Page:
My first thought: a hundred reasons and more than a dozen years would prevent me from reviewing Monica’s Nueva Cocina & Mi Lounge. I have known the owner, Monica Greene, since before I became a restaurant critic. Despite my closet full of disguises, I figured there was no way I could sneak in without being recognized.
One late-September morning, though, I called Greene to ask her how the restaurant was doing. She outlined many of the changes she went through during the year it took to open. Her original plan for the space was to create a 70-seat, chef-driven, regional Mexican restaurant called Tajin. At the time, Greene was itching to get back in the kitchen and cook the food she grew up eating. She chose the name to honor Mexican history. At the El Tajin ruins near Veracruz, archaeologists uncovered relics from the Olmec people, the first major civilization in Mexico.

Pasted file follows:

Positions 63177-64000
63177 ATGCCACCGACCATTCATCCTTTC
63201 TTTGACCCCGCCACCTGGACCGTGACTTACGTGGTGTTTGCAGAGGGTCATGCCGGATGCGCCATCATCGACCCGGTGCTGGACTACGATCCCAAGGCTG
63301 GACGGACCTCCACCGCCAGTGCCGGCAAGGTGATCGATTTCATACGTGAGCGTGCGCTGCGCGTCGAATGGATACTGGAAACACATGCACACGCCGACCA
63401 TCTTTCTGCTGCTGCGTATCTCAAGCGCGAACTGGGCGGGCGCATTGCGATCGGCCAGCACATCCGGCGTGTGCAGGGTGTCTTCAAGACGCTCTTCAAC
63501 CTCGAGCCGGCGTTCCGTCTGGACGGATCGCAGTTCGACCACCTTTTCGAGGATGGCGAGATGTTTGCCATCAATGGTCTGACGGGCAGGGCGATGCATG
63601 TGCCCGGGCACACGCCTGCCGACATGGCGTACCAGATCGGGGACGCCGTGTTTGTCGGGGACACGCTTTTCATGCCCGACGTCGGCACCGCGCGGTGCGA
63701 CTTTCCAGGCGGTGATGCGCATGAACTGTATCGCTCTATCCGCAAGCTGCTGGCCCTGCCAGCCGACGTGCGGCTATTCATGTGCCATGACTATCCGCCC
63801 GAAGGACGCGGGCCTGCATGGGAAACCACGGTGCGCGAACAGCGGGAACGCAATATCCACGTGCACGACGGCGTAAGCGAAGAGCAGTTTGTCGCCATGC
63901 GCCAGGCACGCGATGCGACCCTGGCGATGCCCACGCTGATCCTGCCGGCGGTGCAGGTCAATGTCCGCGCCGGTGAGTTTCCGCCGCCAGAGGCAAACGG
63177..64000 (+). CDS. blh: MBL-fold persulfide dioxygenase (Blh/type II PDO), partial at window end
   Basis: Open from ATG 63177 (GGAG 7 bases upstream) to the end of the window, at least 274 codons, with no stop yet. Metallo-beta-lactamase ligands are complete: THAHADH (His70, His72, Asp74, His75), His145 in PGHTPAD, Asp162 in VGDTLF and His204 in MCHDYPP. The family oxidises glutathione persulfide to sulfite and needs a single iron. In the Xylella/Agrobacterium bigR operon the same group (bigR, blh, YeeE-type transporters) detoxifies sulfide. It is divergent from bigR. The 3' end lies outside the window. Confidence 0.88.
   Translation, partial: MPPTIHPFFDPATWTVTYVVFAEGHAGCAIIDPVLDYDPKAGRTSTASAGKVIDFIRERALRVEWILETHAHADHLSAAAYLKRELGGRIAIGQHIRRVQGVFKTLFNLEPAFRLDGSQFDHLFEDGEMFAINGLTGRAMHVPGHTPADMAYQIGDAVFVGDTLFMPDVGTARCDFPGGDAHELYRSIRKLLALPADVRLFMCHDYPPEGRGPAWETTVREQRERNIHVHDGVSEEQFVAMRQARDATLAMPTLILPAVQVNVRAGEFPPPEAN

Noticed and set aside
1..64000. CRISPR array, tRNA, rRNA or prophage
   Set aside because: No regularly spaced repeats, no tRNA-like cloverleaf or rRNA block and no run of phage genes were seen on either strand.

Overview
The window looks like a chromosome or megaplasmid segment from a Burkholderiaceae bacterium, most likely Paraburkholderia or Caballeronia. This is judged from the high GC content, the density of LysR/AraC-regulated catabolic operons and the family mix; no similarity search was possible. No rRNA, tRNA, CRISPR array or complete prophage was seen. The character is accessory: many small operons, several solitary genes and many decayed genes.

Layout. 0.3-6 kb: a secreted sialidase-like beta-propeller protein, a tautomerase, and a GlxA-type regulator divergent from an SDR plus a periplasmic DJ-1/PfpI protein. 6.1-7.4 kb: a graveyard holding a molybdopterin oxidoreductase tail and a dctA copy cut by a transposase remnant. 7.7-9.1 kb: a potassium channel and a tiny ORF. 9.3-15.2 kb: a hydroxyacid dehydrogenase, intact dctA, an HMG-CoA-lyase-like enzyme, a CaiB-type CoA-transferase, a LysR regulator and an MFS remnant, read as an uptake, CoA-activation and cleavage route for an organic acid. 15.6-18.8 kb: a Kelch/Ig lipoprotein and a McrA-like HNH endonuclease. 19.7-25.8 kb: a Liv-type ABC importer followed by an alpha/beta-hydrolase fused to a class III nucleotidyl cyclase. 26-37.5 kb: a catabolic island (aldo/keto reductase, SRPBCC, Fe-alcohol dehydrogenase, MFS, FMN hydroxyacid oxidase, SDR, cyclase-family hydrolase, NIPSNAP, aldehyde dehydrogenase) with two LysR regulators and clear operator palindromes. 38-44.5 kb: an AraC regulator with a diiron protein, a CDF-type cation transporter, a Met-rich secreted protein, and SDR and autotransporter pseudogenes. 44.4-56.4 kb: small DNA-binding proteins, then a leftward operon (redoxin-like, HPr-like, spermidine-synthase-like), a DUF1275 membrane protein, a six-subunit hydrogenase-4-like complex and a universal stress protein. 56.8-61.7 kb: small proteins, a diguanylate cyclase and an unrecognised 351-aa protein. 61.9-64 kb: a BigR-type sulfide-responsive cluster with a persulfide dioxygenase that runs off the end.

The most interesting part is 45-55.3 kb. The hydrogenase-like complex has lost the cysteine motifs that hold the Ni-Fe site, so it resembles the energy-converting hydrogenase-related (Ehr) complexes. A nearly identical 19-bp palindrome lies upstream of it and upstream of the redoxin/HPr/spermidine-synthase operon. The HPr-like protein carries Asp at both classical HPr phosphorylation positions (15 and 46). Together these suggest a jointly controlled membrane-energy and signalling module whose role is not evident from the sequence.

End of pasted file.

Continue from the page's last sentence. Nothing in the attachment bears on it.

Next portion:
After neighboring restaurant Sushi Axiom closed, Greene changed her concept. She incorporated that space and geared her food to a more mainstream audience. She doubled the original fl oor plan to 7,600 square feet that include two dining rooms, two bars, room for 200 guests, and the sushi bar left by Sushi Axiom. She changed the menu from fried grasshoppers, venison carpaccio, frog legs, and no chips and salsa to “real Mexican food with a respect for Tex-Mex.” Greene hired chef Hector Hernandez from Alma and Hibiscus, and she put herself in the front of the house.
Near the end of our chat, Greene said something that I now wish she hadn’t. She told me she was leaving forNew York in a couple of days and, after that, she was taking a vacation inTurkey. I decided to write the review. I could eat anonymously, and, if it came to that, I figured our friendship could survive a negative review.